Photo Illustration by Bryan Cole / The Collegian
Beetles, drought conditions threaten Afghan Pines and other trees in campusâ€™ Oâ€™Neill Park
The Afghan Pine, like the ones that grow on the Fresno State campus, is a 30- to 40-foot evergreen tree with a fragrance that makes it an ideal at Christmas time. It has soft, short needles with sturdy branches that seem to stretch toward the sky. But lately, the branches of some of these trees in Oâ€™Neill Park have started to sag.
The now-brittle needles are showing more brown than green and the once-firm bark has taken on the consistency of Styrofoam.
Ryan McCaughey, the universityâ€™s manager of grounds and arboretum, said six to eight trees in the park are showing such symptoms. A few are already dead and will have to be removed.
The likely culprit: beetles.
McCaughey has seen emergence holes of a boring beetle underneath the bark, but it is still unclear which species is sinking its teeth into the wood.
There remains much speculation as to why the beetle threat has penetrated the campus within the last year.
â€œItâ€™s very difficult to treat and [the infestation] is hard to get rid of without getting rid of all the trees,â€ McCaughey said.
Non-native species lures expert to campus
Beetle infestation of this degree is not common in Californiaâ€™s low altitudes like Fresno, but recent research headed up by the United States Department of Agriculture (USDA) Forest Service has found a fairly new and foreign species on the rise in urban areas that may hold the key.
Between 2006 and 2007, USDA forest scientist Steve Seybold studied such beetle infestations in the Central Valley.
Photo Illustration by McClatchy Tribune
He discovered that the Redhaired Pine Bark Beetle, a native of Europe, Russia and the Mediterranean region, had developed populations in places like Dinuba in Tulare County, attacking pine trees in parks, backyards and golf courses.
Known for the tiny reddish hairs on its wings, the Redhaired Pine Bark Beetle has few known natural enemies in California, making it particularly menacing.
When Seybold learned what Fresno State had on its hands, he paid the campus a visit.
Exploring the trees in Oâ€™Neill Park on Feb. 20, Seybold noticed emergence holes typical of a Longhorned Beetle, a 10- to 15-year California resident, in some of the trees. No beetles were found, however, and he said he couldnâ€™t be sure of their presence until the higher branches were taken down and could be examined more closely.
â€œTypically when bark beetles are the cause of tree mortality, we see signs of their colonization at the base of the tree or at least at head height,â€ Seybold said.
Professor of entomology at UC Davis Mary Louise Flint, Ph.D., who contributed to Seyboldâ€™s research, suggested that Fresno Stateâ€™s pest could also be the Mediterranean Pine Engraver beetle, another new inhabitant to California thatâ€™s been found as far north as Fresno.
â€œ[The Mediterranean Pine Engraver] has been there for five or six years,â€ Flint said. â€œThey do attack pretty much all the pines.â€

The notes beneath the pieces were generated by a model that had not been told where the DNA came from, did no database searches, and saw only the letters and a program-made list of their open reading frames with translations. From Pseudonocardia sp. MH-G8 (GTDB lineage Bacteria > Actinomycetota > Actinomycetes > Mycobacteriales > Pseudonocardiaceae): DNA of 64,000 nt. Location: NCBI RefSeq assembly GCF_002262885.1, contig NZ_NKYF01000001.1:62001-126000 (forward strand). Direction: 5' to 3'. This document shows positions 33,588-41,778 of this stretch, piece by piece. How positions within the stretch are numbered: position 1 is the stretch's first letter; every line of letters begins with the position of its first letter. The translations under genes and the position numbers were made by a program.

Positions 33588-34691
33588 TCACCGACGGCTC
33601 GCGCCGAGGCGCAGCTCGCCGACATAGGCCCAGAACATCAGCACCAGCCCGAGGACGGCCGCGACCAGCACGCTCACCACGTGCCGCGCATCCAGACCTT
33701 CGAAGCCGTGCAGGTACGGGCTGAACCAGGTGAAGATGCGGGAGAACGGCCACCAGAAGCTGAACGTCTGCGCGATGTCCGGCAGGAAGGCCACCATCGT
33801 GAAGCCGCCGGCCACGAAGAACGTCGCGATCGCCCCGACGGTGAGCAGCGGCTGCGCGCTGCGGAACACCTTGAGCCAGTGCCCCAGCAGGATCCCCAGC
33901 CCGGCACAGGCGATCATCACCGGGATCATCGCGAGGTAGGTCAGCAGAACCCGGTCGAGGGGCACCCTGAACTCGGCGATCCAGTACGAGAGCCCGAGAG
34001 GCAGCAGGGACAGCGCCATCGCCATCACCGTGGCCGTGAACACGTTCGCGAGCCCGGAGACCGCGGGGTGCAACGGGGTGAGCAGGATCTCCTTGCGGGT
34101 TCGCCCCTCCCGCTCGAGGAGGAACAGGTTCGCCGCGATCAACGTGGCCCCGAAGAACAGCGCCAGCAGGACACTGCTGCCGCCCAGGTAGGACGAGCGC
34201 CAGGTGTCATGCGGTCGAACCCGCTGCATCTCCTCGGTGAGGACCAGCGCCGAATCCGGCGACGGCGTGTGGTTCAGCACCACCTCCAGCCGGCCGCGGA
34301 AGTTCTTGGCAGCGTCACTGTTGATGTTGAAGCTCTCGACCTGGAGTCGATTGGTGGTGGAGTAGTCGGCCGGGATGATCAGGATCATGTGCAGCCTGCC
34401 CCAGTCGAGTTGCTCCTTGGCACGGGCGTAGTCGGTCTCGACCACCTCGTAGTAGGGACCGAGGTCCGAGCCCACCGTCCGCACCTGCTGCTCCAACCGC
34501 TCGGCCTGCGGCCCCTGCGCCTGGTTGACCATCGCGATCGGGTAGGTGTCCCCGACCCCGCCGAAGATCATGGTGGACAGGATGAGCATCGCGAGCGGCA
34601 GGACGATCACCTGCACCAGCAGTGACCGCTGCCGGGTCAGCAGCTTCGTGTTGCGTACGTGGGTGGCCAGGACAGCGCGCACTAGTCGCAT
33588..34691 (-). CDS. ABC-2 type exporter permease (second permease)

Dehydrated trees more suceptible
Whatever the cause, there is reason to believe that drought conditions in California have made trees of all kinds more susceptible to parasites.
The state has experienced three years of below-average rainfall.
A similar lack of precipitation is believed to have led to the Mountain Beetle outbreak in Colorado that has depleted 1.5 million acres in the state since 1996.
â€œThe really healthy trees are able to fend off attacks of the bark beetle,â€ said Flint, pointing out that bark beetles generally target trees that are weakened, often due to a lack of water.
This is especially true of the Afghan Pines in Oâ€™Neill Park that need well-drained, moist soil to build strong defenses against insects.
Pesticides can prevent attacks for a time, but the best solution, Flint suggested, is removing the trees that are infected.
McCaughey said 10 or 12 trees in the park will have to be cut down in the coming weeks at a cost of around $450 each.
Possible beetles, possible threats
No one knows which beetle is to blame for the deterioration in Oâ€™Neill Park, but a few particular species are strongly suspected to have infiltrated Fresno State.
â€¢ The Redhaired Pine Bark Beetle (Hylurgus ligniperda), a Mediterranean native about 5 to 6 millimeters long, was believed to have crossed the ocean to the U.S. in wood packing material. It was first sighted in November 2000 in New York and three years later in Los Angeles. It multiplies quickly, laying up to 500 eggs at a time in vertical galleries underneath the bark. It may complete two generations per year. USDA forest scientist Steve Seybold said scientists have not yet detected it anywhere north of Lancaster, Calif.
â€¢ The Mediterranean Pine Engraver, a native of the Mediterranean region and Central Asia (Orthotomicus erosus), was first caught in Fresno by the USDA in May 2004, but it has now been spotted all around the Central Valley. It can lay up to 75 eggs at a time and burrows just underneath the tree bark, creating an overlapping network of tunnels. It is 2 to 3 millimeters long.